P.S. You can grab a copy of the organizer and writing paper by clicking {here}. No need to ask me to share the file, I've already done so.  Simply select "download" from the File pull down menu and save it to your computer.

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Spider Time!!

Warning: this post has lots of pictures...lots. You've been warned; hehe.

Last week we kicked off our spider unit!  It was a hit from the get go.  I don't know what it is about these creepy, crawly, hairy little creatures that fascinate kids so much.  I don't question it, I just roll with it!

We kicked off our unit by creating this graph.  As you can see, the majority of the kids like spiders!  I gave each student a piece of black construction paper that I cut into 3 x 3 inch squares (I may want to make them a smidge smaller next time).  They used a white crayon to write the word "yes" or "no" and then I let them come up to the board and glue their card on the chart.

Then, we made these fun spider hats.  If you've been reading this blog for a while, then you know that I love making hats. Thankfully, so do the kids!  I tried to convince them to keep the hats at school for the duration of the unit, but they weren't having it and voted to take them home that night. I love how some got creative with the legs.  So cute!

On day two, I read a book about spiders and then we started this anchor chart recording spider related nouns, verbs, and adjectives.  Of course, some of the words they suggested weren't from the text (scary, creepy, etc).

In case you're wondering, the weird looking blocked out section in the adjective column is blocking the word predator.  As we were brainstorming, I didn't catch that mishap fast enough.  Oops! We've also continued to add words to this chart.

Next up, we read/completed this interactive mini book about spiders.  It's a fairly challenging little book, so we completed it whole group so that I could guide them through each page.  They enjoyed drawing a spider diagram, creating an illustration with a caption, comparing and contrasting spiders and insects, and more.  I had the students refer back to the text repeatedly (still trying to drive home this important skill).

This week we continued learning about our lovely little arachnids.  On Monday and Tuesday, we gathered information about spiders, as a whole group.  First, I read a book and then lead the students in a brainstorming session where they shared facts that they recalled from the text.  During this process, I like to model the process of going back to the text to confirm that we are recalling the facts accurately (I don't do this for every fact during the brainstorm, just a few).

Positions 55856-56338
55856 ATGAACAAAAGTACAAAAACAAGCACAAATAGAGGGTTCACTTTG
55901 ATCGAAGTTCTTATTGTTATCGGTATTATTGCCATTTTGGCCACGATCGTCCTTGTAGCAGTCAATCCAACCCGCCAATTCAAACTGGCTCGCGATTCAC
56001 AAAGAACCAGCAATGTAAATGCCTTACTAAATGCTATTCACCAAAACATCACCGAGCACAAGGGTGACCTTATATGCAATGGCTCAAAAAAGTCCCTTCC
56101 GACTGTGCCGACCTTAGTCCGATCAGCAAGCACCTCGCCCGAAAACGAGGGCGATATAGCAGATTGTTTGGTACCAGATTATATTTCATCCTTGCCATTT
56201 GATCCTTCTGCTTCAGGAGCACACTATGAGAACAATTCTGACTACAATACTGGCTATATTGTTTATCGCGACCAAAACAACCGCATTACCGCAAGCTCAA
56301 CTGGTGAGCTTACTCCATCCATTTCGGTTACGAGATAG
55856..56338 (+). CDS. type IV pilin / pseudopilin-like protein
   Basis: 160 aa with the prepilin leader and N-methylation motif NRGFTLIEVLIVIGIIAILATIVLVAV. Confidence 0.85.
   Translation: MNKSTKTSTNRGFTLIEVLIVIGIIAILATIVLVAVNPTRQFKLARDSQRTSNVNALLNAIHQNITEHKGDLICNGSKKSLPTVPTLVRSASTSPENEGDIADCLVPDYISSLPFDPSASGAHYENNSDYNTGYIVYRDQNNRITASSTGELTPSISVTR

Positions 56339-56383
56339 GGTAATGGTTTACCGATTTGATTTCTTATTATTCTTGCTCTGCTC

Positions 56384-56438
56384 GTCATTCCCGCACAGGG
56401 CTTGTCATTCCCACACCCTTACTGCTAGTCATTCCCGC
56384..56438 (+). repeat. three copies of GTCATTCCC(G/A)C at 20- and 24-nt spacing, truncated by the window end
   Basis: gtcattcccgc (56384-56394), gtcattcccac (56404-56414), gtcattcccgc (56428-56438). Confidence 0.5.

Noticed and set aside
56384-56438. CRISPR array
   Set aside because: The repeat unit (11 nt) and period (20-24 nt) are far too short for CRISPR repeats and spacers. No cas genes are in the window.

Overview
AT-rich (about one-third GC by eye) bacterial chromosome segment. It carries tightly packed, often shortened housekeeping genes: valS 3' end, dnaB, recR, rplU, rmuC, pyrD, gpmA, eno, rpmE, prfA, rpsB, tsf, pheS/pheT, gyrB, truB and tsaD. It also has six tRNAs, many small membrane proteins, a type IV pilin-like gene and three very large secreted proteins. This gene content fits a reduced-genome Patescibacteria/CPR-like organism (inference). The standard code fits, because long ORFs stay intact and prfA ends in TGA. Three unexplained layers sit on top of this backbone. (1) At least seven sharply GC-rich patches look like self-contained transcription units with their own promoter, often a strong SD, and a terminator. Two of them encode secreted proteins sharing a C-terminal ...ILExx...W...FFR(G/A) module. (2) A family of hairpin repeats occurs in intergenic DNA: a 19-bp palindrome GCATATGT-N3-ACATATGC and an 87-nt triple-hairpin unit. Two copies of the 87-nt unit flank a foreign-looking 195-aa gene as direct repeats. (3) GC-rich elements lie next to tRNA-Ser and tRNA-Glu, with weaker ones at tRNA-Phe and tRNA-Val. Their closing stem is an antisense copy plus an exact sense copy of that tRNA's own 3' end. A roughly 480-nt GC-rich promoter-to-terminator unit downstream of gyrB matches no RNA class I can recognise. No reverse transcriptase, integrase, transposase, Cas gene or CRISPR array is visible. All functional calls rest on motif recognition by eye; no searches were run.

I record the facts on an anchor charts (sorry, I only managed to get a picture of one of them), and then I task the kids with using that information to complete a graphic organizer (see below). We ended up making one anchor chart each day.  All of this fact gathering is done to equip them with the knowledge they need to write an informative paragraph about spiders. 

I had the students use the "notes" from our fact charts and turn them into complete sentences with this activity.  So, not only did we participate in shared information gathering, but we practiced writing complete sentences using those facts.

Once we have gathered just about every spider fact imaginable, the students set out to write an informative piece about spiders.  Below is a picture of the prewriting organizer I decided to have them use for this assignment.  They will write their paragraphs tomorrow using spider themed writing paper.

We also spent some time sorting through various statements about spiders and determining whether the statement was true or false.  I always love sorts like this because they challenge the students to think in a different way.  Evaluating is a tough skill, but oh so necessary!

I have a few more activities planned for the next two days. First, we will practice using a number line to add and subtract. These little plastic spider rings are the perfect prop for this activity!  I cut the ring part off and the kids will use them to hop up and down the number line as they solve various addition and subtraction problems.  I realize that the spider prop is sheer novelty, but let's be honest, they need that sometimes!

Finally, we will wrap up our unit by playing my all time favorite game: Scoot!  As the students scoot from desk to desk, they will determine whether the statement written on the card at each desk is a fact or an opinion.  They love this game so, I already know that it will be a hit!  At the end of any Scoot game, I go over all the answers with students.

I'm sad to see our spider unit come to a close, but all good things must come to an end. 

These activities (and more) are from my Spiders! unit, which is available on TpT. (Note: the anchor charts and number line activity are not included).


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Fallin' for Fall Leaves

This is a quick post to share a new mini writing unit that I've created and posted to TpT.  Introducing, Fabulous Fall Leaves!

This unit includes a writing prompt for each of the CCSS genres (opinion, narrative, and informative) and also includes a template for a poem about fall leaves.  Also included are a few different craftivity options (with templates and directions/sample photos).

I love variety and I love options, so I kept that in mind as I created this unit.  The contents can be used year after year to create impressive student work displays.

Fabulous Fall Leaves will be on sale for the next 24ish hours, so be sure to head on over to TpT to grab a copy for yourself!